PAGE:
It gives a whole new, and rather more healthy meaning to the liquid lunch.
Eating food with a high water content could be the key to losing weight.
Nutritionists believe that dishes such as rice, pasta, soups and stews, appear to keep you feeling fuller for longer. But the liquid must be part of the food.
Drinking a glass of water while you eat will not have the same effect, said the British Nutrition Foundation.
The theory is based on studies which showed that although somebody will eat different foods on different days, the weight of food consumed will hardly vary.
This means that if we eat foods that are just as bulky but contain fewer calories, we should feel just as full.
Water-rich foods tend to be low in calories or have a low energy density, a BNF conference heard.
A spokesman said: ‘Studies have shown that people tend to consume the same weight of food each day but not necessarily the same amount of energy or calories.
‘So it is possible to trick ourselves into consuming less energy, without feeling hungrier, by eating a lower energy density diet which still makes up the same weight of foods overall throughout the day.’
To work out the energy density of a food, divide the number of calories by its weight.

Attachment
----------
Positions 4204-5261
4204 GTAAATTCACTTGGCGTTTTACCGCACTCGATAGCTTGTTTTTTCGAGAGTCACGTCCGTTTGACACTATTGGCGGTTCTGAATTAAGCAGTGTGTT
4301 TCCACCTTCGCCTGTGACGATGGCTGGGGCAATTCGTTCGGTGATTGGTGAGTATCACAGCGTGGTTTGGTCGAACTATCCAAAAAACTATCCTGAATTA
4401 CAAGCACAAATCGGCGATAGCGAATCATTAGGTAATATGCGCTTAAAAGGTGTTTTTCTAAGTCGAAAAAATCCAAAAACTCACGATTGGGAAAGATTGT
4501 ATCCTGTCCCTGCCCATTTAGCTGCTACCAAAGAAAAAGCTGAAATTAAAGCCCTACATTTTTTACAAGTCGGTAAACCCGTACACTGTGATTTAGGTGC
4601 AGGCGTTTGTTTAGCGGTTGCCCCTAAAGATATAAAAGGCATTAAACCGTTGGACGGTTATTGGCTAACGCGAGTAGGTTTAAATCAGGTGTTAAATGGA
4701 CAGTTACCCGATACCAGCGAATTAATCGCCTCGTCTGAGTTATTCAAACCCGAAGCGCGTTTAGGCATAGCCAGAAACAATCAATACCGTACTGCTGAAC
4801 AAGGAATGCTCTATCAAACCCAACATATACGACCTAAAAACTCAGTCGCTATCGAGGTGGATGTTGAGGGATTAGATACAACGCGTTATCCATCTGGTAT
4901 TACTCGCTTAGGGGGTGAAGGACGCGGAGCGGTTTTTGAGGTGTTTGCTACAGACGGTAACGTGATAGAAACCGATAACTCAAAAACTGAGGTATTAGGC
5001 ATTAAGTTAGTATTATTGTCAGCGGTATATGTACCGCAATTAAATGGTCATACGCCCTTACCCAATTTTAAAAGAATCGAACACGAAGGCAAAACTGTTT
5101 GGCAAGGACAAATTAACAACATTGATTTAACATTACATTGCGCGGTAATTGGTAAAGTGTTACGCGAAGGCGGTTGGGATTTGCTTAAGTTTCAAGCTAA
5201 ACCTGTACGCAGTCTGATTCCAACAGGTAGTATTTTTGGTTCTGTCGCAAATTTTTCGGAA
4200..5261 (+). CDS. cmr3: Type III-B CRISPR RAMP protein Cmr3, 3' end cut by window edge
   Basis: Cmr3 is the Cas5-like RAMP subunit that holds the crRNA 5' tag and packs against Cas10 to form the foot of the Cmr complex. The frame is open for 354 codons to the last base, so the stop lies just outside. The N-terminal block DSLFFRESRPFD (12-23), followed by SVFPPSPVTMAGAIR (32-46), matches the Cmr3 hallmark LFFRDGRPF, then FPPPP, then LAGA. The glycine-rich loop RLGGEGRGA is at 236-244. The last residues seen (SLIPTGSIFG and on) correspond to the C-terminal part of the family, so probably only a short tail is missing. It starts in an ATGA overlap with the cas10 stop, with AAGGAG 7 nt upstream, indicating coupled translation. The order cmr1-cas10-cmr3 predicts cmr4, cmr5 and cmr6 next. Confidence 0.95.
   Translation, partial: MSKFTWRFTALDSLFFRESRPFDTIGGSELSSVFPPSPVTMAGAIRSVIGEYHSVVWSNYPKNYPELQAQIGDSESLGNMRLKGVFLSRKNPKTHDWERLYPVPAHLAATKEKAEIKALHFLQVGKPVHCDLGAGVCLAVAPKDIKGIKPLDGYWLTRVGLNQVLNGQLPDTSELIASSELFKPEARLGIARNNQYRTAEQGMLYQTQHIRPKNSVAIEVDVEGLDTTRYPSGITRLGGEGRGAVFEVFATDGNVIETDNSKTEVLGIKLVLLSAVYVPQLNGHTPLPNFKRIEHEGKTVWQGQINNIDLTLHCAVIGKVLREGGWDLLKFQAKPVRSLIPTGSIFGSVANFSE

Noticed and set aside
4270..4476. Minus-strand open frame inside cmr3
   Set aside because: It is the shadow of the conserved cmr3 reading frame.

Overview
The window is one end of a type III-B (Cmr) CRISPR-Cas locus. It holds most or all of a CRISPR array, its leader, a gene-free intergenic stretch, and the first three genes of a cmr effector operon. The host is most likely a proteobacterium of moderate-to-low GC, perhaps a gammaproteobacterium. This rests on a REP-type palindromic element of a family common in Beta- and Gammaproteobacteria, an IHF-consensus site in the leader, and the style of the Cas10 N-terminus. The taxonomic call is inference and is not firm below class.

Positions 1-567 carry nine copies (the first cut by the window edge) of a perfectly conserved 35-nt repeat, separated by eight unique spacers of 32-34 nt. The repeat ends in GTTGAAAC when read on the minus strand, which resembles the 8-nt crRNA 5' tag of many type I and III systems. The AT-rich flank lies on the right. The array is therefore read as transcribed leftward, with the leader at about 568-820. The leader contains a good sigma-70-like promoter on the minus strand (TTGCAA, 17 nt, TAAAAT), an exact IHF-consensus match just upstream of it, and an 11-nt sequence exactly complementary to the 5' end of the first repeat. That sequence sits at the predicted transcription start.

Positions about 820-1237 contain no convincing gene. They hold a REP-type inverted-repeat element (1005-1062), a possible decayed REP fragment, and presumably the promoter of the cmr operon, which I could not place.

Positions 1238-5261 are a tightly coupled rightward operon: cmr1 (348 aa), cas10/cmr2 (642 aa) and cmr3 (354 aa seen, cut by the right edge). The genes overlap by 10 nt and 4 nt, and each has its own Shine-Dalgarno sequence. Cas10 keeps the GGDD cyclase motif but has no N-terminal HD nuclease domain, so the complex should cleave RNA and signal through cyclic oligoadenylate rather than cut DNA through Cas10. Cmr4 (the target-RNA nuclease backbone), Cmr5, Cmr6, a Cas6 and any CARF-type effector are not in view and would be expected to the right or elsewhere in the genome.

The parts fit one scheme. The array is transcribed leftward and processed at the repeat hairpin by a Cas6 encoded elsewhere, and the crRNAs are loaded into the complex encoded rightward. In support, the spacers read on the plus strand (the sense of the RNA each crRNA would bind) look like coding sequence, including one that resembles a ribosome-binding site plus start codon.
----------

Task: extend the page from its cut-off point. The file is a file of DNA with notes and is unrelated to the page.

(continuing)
So a 40g bag of crisps with 200 calories has an energy density of five – putting it towards the high end of the scale.
At the other end of the scale are most fruits and vegetables, as well as vegetable soups, low-fat yoghurt, baked beans, baked potatoes and cornflakes.
Many of these are high in water and all have an energy density of 1.5 or less, making them good to fill up on.
Foods with a medium rating include strawberries and cream, lasagne, steak, pizza and chips.
Joining crisps at the high end of the scale, with ratings of four or more, are cheese, chocolate, mayonnaise and butter.
Chocolate-lovers, however, can take some heart. The lightness of chocolate mousse means it has a lower rating – and so is more filling – than squares of chocolate.
Source:Mail Online :July 01.’09